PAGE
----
Stopping Turnkey Tyranny: What The Obama Administration Can Do About The NSA On The Way Out
from the not-much,-but-something dept
Last week, I was a little unfair to our friends over at Fight for the Future in noting that it was too late for President Obama to “dismantle the NSA” as was suggested in a Time article written by FftF’s awesome campaign director Evan Greer. I was focusing on why the President should have limited the NSA much more seriously earlier on (like way earlier…), but some interpreted it to mean that I was suggesting that FftF had only just jumped on the bandwagon to stop mass surveillance. That’s clearly not true — as it’s been one of the leading voices in the fight to get the President to scale back mass surveillance since the group took on that issue many years ago.
My point was really just that waiting until now really limited Obama’s options greatly. Even if he wanted to limit what a President Trump could do with the NSA, there’s not much he can do that President Trump couldn’t immediately roll back. That might be different if Obama had done a full scale surveillance reform program years ago, including much more comprehensive legislation than the USA Freedom Act.
But just because there isn’t much he can do, that doesn’t mean there’s nothing he can do. Timothy Edgar, who served in both the Obama and George W. Bush administrations handing civil liberties/privacy issues related to the intelligence community (he was Obama’s director of privacy and civil liberties for the White House’s national security staff), has written a very interesting article laying out a number of things that the President can do on his way out the door that certainly won’t stop the possibility (or even likelihood) of abuse of surveillance powers, but could at least make it somewhat more difficult.
Edgar picks up on a point that Ed Snowden made early on, that we’ve built a system that will enable “turnkey tyranny” in the wrong hands:
we delude ourselves if we think they have made the NSA tyrant-proof. In Snowden?s first interview from Hong Kong, warned against ?turnkey tyranny.? One day, he said, ?a new leader will be elected? and ?they?ll find the switch.? With Donald Trump?s election, it is important that this warning not be proved prophetic. While the United States has a robust system of intelligence oversight?the strongest in the world?it still largely depends on the good faith of Executive Branch officials.
Edgar then goes through the things that Obama can do, but notes that they “require immediate action” if they’re to have any impact at all. Some of them may seem like they’re unlikely to have much of an impact — such as reaffirming to the intelligence community their oath to the Constitution, and that what they do is supposed to be above politics, or even appointing new staff (which Trump could replace, but might not given the rumored staffing troubles he’s been having) — but could actually set a tone that at least acts as a minor buffer. Some of the other suggestions, though, could be more effective: committing to real transparency including declassifying a lot more information about surveillance programs, helping the Privacy and Civil Liberties Oversight Board finally get out its long awaited report on Executive Order 12333 and dropping the various attempts to use bogus “states secrets” defenses to various legal challenges to surveillance programs. All of those could be really useful.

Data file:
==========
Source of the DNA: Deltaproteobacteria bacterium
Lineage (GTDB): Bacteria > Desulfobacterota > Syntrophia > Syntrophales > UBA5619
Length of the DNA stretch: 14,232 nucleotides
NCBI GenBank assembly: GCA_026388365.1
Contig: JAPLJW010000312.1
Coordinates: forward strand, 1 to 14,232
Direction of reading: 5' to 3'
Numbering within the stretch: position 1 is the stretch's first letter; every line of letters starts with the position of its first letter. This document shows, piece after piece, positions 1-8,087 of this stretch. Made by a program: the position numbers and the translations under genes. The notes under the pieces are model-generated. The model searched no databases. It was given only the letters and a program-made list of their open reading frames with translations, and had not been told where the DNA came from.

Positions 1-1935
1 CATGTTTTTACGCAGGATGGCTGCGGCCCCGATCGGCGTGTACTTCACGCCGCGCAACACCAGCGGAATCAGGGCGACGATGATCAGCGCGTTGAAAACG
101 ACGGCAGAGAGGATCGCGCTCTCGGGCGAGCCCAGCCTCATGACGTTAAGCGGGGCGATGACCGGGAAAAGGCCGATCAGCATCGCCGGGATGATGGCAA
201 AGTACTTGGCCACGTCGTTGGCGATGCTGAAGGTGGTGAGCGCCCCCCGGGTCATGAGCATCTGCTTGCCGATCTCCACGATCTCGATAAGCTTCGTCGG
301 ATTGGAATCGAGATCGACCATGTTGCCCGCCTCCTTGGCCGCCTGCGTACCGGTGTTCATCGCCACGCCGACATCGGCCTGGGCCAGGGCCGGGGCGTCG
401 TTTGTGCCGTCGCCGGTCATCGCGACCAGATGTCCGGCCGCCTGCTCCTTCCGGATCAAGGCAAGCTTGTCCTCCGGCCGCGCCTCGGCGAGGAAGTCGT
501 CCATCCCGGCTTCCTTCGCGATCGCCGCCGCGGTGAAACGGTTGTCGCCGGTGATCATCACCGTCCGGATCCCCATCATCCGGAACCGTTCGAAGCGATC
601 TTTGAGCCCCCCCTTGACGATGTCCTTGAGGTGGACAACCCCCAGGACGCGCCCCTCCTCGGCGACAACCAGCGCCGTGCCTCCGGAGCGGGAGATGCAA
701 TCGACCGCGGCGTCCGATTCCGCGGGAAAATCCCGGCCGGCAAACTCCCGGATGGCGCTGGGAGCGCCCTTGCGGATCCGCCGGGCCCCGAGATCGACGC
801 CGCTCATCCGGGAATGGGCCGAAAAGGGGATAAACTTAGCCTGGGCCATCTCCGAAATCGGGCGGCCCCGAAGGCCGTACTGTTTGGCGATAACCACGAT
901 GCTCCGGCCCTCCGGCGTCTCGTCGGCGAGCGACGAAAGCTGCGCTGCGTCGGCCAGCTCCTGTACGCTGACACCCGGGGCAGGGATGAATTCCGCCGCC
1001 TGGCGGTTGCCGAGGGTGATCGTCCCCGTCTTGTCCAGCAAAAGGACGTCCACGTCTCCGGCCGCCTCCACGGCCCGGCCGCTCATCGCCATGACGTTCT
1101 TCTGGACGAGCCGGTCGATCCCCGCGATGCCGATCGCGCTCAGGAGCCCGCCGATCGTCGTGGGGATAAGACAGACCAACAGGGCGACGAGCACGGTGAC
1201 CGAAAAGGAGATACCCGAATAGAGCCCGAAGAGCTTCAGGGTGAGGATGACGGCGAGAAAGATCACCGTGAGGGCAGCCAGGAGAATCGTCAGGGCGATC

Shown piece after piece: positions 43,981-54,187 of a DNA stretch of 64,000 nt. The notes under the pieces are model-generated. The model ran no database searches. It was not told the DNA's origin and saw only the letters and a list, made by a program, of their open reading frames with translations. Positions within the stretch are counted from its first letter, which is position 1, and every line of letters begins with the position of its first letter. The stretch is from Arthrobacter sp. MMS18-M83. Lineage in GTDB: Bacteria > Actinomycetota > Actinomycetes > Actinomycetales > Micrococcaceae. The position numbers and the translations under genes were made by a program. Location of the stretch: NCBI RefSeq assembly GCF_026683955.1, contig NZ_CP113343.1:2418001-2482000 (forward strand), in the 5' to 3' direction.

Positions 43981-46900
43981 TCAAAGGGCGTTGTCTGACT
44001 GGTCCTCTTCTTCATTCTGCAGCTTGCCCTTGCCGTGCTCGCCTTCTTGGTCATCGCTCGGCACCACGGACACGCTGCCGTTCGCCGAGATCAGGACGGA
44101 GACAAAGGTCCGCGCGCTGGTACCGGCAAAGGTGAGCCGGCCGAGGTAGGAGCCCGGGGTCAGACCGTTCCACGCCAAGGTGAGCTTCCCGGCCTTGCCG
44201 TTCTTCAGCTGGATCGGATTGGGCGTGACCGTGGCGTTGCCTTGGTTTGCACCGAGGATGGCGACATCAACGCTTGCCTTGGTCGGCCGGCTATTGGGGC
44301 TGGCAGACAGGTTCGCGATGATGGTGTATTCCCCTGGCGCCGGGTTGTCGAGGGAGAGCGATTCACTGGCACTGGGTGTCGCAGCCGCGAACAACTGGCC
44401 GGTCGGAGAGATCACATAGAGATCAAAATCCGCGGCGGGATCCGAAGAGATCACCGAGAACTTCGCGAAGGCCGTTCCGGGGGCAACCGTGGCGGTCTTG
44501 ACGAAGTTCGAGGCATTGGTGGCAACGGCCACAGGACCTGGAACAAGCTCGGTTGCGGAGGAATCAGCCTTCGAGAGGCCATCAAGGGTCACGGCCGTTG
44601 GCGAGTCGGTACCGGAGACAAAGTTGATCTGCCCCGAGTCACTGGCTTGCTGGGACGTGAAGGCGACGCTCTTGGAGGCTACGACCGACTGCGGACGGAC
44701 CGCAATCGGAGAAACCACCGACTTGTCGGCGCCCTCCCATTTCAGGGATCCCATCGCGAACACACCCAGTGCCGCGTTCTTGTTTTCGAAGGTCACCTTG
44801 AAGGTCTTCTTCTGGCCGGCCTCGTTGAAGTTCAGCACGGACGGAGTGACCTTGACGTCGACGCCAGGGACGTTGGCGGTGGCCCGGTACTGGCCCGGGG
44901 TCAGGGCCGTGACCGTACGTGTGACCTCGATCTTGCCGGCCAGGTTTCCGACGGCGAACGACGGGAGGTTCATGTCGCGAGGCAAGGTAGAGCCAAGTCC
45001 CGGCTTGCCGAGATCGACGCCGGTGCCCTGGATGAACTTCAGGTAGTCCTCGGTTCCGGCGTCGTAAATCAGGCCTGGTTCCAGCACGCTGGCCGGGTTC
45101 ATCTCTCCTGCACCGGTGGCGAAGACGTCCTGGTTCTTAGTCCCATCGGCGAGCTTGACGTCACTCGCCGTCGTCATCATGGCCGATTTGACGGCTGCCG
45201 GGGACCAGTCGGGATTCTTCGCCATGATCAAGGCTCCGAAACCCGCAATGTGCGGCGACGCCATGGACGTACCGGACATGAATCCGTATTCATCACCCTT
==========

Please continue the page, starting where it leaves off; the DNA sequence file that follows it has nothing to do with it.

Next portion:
Edgar also recommends pardoning Snowden, commuting Chelsea Manning’s sentence and dropping or wrapping up whatever other leak investigation and excessive Espionage Act cases the DOJ has going. They won’t necessarily stop a President Trump from using the same tools against other people, but it will take away gift wrapped cases that could set awful precedents in using the Espionage Act go go after public interest whistleblowers and reporters.
Edgar concludes by pointing out that if Obama believes in his own oaths to “preserve, protect and defend” the Constitution — which are obviously still in effect — he should do whatever possible to make sure that the next administration cannot completely ignore the Constitution, as many fear (and as Trump has suggested he’d like to do concerning the 4th Amendment and surveillance).
Obama has twice sworn an oath to ?preserve, protect and defend? the Constitution. Normally, this means making it possible for the new president to fulfill his promises, even if you disagree with them. Given Trump?s autocratic tendencies, Obama?s oath entails a countervailing obligation. Obama?s last challenge is to do everything in his power to thwart Trump?s promises to abuse our constitutional liberties.
Again, these are all fairly limited moves, but they’re what’s left that can be done. Given how little Obama did in the almost eight years he’s had, I won’t hold my breath that he’ll do any of these things, but lots of us will be watching closely, hoping that we’re wrong about what we expect to happen.